Jean Ziegler: The State terrorism of Bush, Sharon, Putin… is as appalling as Islamic Jihad terrorism of small groups or other insane and bloodthirsty men of that kind. They are two faces of the same kind of barbarism. They are both quite real, since Bush kills and Ben Laden kills. The problem is the eradication of terrorism: it can be done only by the total disruption of the empire of shame. Only through global social justice will it be possible to cut the Jihadists off from their roots and deprive the cosmocrats’ lackeys of their pretexts for counterattacks.

You were appointed special rapporteur at the UN on the right to food in 2002. What reflection did you draw from this mission?

Jean Ziegler: My mandate is fascinating: I am totally independent and answerable to the General Assembly of the UN and the commission for human rights. I have to make a new human right justifiable, through statutory or conventional rights: the right to food. It is a Sisyphus task! It advances millimeter by millimeter. The essential center of this struggle is the collective conscience. For a long time, the destruction of human beings by hunger has been tolerated with a kind of ice cold acceptance. Today, it is regarded as intolerable. Public opinion puts pressure on governments and on the international organizations (WTO, the IMF, the World Bank, etc.) so that basic measures are taken to slay the enemy: land reform in the Third World, suitable prices paid for the agricultural produce of the South, rationalization of humanitarian aid in the event of sudden catastrophes, the closing of the Chicago Stock Exchange for agricultural products and raw materials, which speculates in the rise of prices of major food products, fights against the privatization of drinking water, etc.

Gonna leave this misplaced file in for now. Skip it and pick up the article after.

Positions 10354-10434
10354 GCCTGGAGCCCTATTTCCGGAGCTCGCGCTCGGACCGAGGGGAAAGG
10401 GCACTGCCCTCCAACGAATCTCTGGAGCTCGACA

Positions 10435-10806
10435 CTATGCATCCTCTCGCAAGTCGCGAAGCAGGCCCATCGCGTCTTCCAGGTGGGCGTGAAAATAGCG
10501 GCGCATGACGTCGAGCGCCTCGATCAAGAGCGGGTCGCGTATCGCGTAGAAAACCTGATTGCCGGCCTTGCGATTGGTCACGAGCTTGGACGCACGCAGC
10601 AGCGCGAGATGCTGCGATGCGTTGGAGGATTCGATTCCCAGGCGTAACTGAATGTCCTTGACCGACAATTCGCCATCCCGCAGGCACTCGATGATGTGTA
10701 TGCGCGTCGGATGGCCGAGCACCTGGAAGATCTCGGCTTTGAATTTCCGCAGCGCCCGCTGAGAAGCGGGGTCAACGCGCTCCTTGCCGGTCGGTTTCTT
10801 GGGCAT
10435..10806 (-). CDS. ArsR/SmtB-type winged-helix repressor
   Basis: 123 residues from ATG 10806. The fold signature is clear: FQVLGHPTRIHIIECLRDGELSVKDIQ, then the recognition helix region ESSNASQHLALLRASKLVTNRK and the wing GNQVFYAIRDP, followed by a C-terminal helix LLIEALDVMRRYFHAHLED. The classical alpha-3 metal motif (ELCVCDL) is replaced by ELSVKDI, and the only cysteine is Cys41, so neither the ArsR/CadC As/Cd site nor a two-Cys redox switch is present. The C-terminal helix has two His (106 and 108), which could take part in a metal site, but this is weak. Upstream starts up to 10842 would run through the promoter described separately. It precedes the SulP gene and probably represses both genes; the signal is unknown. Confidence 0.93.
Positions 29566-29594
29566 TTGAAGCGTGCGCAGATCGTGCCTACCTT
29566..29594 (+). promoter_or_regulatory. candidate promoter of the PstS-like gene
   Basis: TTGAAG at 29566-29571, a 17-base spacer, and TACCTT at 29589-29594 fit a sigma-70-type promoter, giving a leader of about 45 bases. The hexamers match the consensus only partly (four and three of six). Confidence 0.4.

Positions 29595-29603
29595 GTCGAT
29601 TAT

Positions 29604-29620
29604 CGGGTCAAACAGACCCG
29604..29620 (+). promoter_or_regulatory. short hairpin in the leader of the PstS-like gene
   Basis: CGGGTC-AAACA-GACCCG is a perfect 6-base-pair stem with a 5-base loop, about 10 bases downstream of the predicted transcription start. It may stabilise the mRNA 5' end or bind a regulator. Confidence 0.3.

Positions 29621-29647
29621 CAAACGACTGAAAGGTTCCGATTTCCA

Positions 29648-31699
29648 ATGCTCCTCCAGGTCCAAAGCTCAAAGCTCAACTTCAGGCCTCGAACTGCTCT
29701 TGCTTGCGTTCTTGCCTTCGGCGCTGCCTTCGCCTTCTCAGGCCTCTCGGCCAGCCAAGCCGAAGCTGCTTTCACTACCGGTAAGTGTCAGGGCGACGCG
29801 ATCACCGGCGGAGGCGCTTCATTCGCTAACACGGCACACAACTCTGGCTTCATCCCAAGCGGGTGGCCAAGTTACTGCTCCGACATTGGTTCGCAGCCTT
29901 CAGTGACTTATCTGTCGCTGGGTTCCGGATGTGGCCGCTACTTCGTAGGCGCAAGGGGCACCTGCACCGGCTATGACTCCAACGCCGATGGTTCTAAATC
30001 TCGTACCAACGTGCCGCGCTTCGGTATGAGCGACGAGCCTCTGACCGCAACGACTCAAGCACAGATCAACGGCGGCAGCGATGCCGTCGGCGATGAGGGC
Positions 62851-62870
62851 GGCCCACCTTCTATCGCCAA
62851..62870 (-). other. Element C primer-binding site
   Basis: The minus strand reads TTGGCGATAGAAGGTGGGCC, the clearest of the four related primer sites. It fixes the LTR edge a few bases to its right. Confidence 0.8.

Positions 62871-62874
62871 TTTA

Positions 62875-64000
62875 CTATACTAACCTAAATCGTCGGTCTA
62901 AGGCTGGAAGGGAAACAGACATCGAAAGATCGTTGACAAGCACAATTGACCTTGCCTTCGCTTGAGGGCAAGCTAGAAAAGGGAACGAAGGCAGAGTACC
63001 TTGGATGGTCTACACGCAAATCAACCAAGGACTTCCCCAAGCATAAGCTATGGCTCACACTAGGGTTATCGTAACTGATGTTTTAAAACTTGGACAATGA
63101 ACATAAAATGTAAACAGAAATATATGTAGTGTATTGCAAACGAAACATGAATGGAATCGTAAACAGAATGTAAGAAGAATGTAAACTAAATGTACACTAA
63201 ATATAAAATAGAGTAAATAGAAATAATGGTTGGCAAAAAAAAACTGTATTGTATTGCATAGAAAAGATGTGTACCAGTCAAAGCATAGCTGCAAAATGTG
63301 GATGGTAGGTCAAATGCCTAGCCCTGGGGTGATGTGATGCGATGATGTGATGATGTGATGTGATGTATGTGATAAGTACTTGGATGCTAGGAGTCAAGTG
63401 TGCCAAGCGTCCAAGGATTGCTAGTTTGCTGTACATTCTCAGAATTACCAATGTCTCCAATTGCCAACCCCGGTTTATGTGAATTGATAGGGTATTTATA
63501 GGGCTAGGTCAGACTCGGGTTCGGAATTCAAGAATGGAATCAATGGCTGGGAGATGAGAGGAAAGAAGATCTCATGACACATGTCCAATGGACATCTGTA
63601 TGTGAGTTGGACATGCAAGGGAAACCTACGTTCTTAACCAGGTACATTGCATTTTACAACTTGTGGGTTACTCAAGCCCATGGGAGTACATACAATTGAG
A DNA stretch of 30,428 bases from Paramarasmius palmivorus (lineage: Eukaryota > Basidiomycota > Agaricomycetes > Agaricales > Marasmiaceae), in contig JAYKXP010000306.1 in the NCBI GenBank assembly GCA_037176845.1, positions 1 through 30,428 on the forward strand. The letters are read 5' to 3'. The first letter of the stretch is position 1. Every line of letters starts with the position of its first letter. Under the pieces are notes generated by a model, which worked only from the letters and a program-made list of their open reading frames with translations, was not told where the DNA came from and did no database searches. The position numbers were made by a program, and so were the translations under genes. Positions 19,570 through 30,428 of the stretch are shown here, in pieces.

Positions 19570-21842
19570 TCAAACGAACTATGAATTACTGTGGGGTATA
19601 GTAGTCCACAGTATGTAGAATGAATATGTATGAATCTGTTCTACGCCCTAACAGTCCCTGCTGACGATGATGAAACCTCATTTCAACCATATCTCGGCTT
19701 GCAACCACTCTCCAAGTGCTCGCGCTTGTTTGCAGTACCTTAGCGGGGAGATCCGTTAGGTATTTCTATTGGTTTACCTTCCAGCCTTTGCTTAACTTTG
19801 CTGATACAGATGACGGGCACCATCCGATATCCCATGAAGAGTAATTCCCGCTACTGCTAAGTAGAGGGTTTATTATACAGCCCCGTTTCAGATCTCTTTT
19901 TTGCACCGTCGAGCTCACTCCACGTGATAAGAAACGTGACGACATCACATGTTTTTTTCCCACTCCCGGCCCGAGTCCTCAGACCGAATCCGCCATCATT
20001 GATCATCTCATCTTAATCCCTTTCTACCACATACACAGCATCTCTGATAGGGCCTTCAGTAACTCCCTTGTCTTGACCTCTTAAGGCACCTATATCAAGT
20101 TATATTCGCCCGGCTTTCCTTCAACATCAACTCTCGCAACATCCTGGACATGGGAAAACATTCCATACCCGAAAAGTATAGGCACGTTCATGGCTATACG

In your book, you seem to defend the cause of the “altermondialistes”, even as if you were a spokesman for this movement. How is it that you so seldom participate in the “alternative” demonstrations and that you are generally not regarded as an “alternative” intellectual?

Jean Ziegler: What do you mean? I spoke in front of 20,000 people in the “Gigantino” of Porto Alegre in January 2003. I feel like an organic intellectual of the new planetary civil society, of its multiple faces of resistance, this tremendous fraternity of the night. But I remain faithful to the principles of the revolutionary class analysis, in Jacques Roux, Babeuf, Marat and Saint-Just.

You seem to attribute all the misfortunes of the world to the multinationals and to a handful of States (the United States, Russia, Israel…): isn’t that a bit simplistic?

Jean Ziegler: The order of the current world is not only murderous, it is also absurd. It kills, destroys, slaughters, but it does so for no other reason than the desire for maximum profit for some cosmocrats who are driven by an obsession for power and unlimited greed.

Bush, Sharon, Putin? Lackeys, henchmen. I will add a postscript on Israel: Sharon is not Israel. He is the perversion of Israel. Michael Warshavski, Lea Tselem, the “Rabbis for human rights” and many other resistance organizations incarnate the true Israel, the future of Israel. They deserve our total solidarity.

Do you think that morals have a place in international relations, since they are rather dictated by economic and geopolitical interests?

Jean Ziegler: There is no choice. Either you choose development and normative organization or you choose the invisible hand of the market, the violence of the strongest and the arbitrary. Feudal power and social justice are radically paradoxical.